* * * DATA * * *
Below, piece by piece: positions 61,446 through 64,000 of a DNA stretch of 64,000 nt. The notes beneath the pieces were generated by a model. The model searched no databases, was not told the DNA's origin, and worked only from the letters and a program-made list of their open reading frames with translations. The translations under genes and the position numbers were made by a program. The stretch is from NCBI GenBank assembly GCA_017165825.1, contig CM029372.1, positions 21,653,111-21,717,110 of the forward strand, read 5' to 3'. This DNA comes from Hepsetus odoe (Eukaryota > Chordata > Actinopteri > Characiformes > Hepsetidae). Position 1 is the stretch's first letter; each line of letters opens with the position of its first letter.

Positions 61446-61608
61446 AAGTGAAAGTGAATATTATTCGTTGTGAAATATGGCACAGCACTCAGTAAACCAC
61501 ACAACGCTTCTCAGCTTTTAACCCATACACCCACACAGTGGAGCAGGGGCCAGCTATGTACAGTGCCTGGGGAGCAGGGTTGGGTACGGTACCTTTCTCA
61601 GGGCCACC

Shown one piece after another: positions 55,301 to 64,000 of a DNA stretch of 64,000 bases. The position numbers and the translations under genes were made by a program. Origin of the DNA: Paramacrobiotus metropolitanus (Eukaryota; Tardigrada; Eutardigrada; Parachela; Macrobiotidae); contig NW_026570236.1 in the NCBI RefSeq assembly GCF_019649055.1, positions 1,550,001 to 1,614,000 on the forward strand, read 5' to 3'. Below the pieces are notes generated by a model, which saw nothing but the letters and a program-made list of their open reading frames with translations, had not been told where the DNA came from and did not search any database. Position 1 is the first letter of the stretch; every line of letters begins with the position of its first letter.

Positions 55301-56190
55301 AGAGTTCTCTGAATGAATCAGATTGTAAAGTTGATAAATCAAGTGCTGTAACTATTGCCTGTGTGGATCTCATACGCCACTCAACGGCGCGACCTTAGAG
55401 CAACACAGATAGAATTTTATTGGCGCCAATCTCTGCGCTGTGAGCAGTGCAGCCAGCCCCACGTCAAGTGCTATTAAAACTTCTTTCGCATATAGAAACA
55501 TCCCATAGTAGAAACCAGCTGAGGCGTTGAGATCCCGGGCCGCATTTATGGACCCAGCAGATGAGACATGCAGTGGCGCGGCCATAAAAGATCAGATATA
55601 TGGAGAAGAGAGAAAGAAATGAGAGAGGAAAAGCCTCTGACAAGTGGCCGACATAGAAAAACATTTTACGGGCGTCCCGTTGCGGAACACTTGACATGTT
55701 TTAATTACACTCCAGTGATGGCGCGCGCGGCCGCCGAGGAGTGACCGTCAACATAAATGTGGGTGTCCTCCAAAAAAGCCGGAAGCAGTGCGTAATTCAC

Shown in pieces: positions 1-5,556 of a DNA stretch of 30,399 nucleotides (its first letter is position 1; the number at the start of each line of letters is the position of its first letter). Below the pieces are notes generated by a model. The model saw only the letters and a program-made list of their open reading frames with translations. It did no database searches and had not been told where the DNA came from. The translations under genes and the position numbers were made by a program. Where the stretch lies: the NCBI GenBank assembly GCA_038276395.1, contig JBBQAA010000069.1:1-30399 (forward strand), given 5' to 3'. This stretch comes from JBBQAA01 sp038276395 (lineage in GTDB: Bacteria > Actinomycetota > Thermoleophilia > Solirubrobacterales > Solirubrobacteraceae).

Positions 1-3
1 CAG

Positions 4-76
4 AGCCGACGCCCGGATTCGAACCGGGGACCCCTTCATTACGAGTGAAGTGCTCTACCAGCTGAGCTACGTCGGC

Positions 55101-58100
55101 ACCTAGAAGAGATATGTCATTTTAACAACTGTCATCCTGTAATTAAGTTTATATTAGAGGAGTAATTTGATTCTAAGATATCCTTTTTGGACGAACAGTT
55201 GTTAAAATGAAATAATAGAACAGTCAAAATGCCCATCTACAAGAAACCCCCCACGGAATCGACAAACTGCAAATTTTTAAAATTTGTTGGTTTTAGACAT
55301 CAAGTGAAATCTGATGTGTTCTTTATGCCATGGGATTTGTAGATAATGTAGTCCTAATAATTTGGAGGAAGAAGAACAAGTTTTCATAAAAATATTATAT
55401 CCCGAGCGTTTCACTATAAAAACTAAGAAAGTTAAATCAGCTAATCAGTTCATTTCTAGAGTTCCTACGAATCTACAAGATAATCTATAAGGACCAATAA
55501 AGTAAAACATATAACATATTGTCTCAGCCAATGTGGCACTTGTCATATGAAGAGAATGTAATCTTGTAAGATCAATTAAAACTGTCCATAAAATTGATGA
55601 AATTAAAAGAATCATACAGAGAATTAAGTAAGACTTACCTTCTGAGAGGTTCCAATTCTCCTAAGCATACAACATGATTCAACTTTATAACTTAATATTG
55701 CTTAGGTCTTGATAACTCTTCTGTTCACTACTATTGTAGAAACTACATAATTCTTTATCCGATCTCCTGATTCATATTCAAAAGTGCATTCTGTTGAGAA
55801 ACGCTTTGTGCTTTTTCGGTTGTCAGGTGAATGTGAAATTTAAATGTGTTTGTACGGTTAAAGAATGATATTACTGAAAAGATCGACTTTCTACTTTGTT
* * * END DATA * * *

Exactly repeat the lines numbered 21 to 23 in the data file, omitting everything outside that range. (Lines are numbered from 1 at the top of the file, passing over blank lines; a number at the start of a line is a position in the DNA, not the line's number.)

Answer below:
55301 CAAGTGAAATCTGATGTGTTCTTTATGCCATGGGATTTGTAGATAATGTAGTCCTAATAATTTGGAGGAAGAAGAACAAGTTTTCATAAAAATATTATAT
55401 CCCGAGCGTTTCACTATAAAAACTAAGAAAGTTAAATCAGCTAATCAGTTCATTTCTAGAGTTCCTACGAATCTACAAGATAATCTATAAGGACCAATAA
55501 AGTAAAACATATAACATATTGTCTCAGCCAATGTGGCACTTGTCATATGAAGAGAATGTAATCTTGTAAGATCAATTAAAACTGTCCATAAAATTGATGA